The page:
Contemporary Honor [prose poem]

I say what he says sometimes, and here I will say what he says, yet what and how he says what he does has often left many people dis-understanding what he mean,s or what he intends, by what he is saying. He has talked often before of “Honor,” as he says, inflecting the word mockingly, as he has done, saying in addition that most of us wouldn’t know honor if it fucked us in the ass, which is what he says most of us intend by the words, “I honor you,” too many contemporary assholes, as he has said, uncommitted to their words, most of us, as he has also said many times, wanting to change our ideas like we do our shirts; I think I will wear the blue socks today with this new shirt, closer to how we think than anything I can come up with to say what I know he thinks. Yet why he says what he does as he does, with an especially vehement condescension apparent in his tone for those who use the word ‘honor’ is not going to be addressed by me. I could, but I won;’t; I won’t although I know you think I should, at least I have before known other readers who have expressed a desire for this particular kind of explication from me. I did not provide it then; I will not now.

“We always do everything for honor,” he said, I say. “Everything for honor whenever we do anything for the state, as the United States of America is mostly and persistently a government of the state, for the state, and by the state,” he continued, “a state that maintains itself against the People, levying its weight in an attempt to crush us, to pin us down,” he said.  “Other states of affairs holding fast to the images we use to sell a set of identities . . . yes, the state packages actions as honorable and dishonorable when many of our social actions are concerned. Never mind what they say about themselves . . . however then, what is it that we do for culture when we continue to ignore it, abuse it, refuse to understand it, continue to look to media packaging for what we accept as authentic–as if the idea of authenticity in a culture is not in itself absurd. And we do look to the media for our ideas about us, who we are, let us turn on the TV and then we’ll know, at least the most current version of who I could be should be would be if not for the fact that I hold residually to the notion that there is an individuality to respect in me and in others. What others we are never going to know anything about in a real and tactile way . . .” he says and says as he has before in like words, words and words again, often without gain (I recall having read elsewhere in an essay somewhere).

“I am not pointing to authentic pastrami or inauthentic pastrami when I say I want a good kosher pastrami sandwich like I used to be able to get when I was kid;  but what kosher pastrami was as kosher pastrami had been when it was made by those who lived it, who loved it, who made it the way they did when the way they did was loved as life is loved and necessarily so. How could it be otherwise for politics, for baseball, for reading or for eating kosher pastrami, or for fucking in the morning greeting the sun rising with orgasms?” He asked. How would it help you to hear me say something about what he has said. “I want good kosher pastrami,” I heard him say. “I am not going to pander to that marketing ploy, authentic ,” as he has said others have said, have thought, have believed, have relayed, broadcast, promoted in advertising or other marketing ploys that help sales . . . “This notion of authenticity has crept into the way we identify ourselves with ourselves with others, others with ourselves,” he said. “Media packaged authenticities for ethnicities too, and for races as well, and these authenticities are something parallel to stereotyping, which we abhor, but stereotypes are a minted coin; one the flip of the racist coming up as authenticity.” Again, whatever more you could say I should say does not affect what I am going to say, I think now you need to adjust your sights, but then seeing is understanding and understanding is standing under—you know this, don’t you.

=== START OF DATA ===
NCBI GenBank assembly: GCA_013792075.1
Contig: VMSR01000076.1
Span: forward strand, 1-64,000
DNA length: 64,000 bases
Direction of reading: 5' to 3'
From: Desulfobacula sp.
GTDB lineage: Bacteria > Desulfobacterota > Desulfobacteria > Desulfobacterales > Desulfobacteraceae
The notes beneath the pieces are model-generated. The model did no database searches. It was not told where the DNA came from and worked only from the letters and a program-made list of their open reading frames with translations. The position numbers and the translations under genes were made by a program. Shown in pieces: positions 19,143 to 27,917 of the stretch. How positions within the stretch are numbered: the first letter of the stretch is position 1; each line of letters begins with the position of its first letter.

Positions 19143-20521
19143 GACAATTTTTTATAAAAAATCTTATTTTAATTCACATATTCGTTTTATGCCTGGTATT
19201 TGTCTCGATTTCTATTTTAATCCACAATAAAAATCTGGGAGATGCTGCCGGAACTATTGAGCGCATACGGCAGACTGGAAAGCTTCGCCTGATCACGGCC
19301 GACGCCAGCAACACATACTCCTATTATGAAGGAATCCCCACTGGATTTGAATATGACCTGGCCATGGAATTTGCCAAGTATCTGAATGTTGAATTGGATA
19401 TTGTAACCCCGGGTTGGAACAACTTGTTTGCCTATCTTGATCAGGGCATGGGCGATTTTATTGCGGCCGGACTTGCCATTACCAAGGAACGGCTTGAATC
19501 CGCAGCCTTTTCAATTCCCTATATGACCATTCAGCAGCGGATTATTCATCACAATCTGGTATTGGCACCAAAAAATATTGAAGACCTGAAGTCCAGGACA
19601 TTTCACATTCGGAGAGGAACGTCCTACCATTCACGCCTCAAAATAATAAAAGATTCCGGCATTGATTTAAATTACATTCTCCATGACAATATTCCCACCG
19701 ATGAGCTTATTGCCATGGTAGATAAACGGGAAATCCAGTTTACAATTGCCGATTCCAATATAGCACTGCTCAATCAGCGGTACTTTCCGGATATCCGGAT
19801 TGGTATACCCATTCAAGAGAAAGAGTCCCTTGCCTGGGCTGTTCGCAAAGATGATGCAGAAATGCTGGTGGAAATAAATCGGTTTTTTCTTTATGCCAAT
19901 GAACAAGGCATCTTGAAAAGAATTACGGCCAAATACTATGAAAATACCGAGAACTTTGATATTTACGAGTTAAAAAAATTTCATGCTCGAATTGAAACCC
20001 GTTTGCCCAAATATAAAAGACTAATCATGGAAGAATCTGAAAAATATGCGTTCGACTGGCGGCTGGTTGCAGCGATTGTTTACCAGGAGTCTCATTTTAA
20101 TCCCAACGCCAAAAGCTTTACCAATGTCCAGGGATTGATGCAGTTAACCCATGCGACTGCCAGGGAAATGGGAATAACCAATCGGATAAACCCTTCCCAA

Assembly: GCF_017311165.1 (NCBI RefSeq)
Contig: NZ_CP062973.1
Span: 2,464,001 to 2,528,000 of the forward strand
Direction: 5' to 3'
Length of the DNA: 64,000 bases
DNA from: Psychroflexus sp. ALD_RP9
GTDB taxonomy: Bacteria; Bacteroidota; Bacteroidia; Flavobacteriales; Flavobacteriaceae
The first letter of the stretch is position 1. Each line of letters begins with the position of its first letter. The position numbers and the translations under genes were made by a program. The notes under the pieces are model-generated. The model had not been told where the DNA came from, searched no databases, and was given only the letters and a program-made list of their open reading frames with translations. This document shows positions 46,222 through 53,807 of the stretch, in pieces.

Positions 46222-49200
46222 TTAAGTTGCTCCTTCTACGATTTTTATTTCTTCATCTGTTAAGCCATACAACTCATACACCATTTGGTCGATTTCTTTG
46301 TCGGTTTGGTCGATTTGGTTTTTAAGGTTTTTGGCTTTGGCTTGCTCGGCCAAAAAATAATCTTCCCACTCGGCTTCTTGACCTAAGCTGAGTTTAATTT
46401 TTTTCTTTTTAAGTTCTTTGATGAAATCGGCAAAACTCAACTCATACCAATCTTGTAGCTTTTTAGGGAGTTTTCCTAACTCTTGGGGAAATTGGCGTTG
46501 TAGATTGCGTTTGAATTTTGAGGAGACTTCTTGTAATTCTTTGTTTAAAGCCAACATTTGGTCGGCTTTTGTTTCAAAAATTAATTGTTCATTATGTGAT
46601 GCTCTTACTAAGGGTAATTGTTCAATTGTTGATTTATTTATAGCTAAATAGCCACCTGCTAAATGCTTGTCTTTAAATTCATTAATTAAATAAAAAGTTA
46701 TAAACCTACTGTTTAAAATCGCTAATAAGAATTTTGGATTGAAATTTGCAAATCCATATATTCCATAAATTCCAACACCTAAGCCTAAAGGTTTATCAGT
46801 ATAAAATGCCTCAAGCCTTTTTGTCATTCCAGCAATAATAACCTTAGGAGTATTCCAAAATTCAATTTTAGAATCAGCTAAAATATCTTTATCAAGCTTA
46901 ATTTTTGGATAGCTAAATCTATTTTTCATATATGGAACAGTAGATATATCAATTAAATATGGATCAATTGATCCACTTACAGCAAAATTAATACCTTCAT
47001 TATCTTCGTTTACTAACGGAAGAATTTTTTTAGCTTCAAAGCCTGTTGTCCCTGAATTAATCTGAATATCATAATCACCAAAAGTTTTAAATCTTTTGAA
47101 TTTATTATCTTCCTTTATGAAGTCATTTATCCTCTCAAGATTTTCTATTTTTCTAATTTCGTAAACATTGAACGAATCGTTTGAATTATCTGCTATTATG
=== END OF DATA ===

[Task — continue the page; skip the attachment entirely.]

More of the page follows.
“Authentically black, for example—let me say something about this notion pandered to and disseminated by even black people themselves, this idea of being authentically black as other than black is when black is black independent of media constructed stereotypes of what black is; or how black can be in a simple separate black man or black woman any time any place among anyone or ones remains other than what the media packages as authentically black, so that what we get . . . I do not know what the fuck anyone is talking about when they look to media construed and constructed images of being black that amount to no more or other than a new minstrel show–yes, hip-hop has become a new way to market the expected black-face of black people; contemporary minstrelry no closer than what is actual than any 19th century minstrel show was revelatory of black life in the post-bellum south . . . and how you do not see this otherwise I am afraid to ask . . .  but then this does not mean that there cannot be expressions of truth or Truth within because the horror of existence is that messages get coded within whatever dominant method of expression is available to those who have the desire to express themselves other than by talking to friends at the bar or family at the dinner table” he said, I say. And so now you understand how what he says gets misconstrued, but mostly by too many who have been educated by systems of under-education who then imagine they’re literate enough or that their love of doubt as the highest form of wisdom allows them to sidestep their ignorance, an ignorance that too many wear as a badge of honor.


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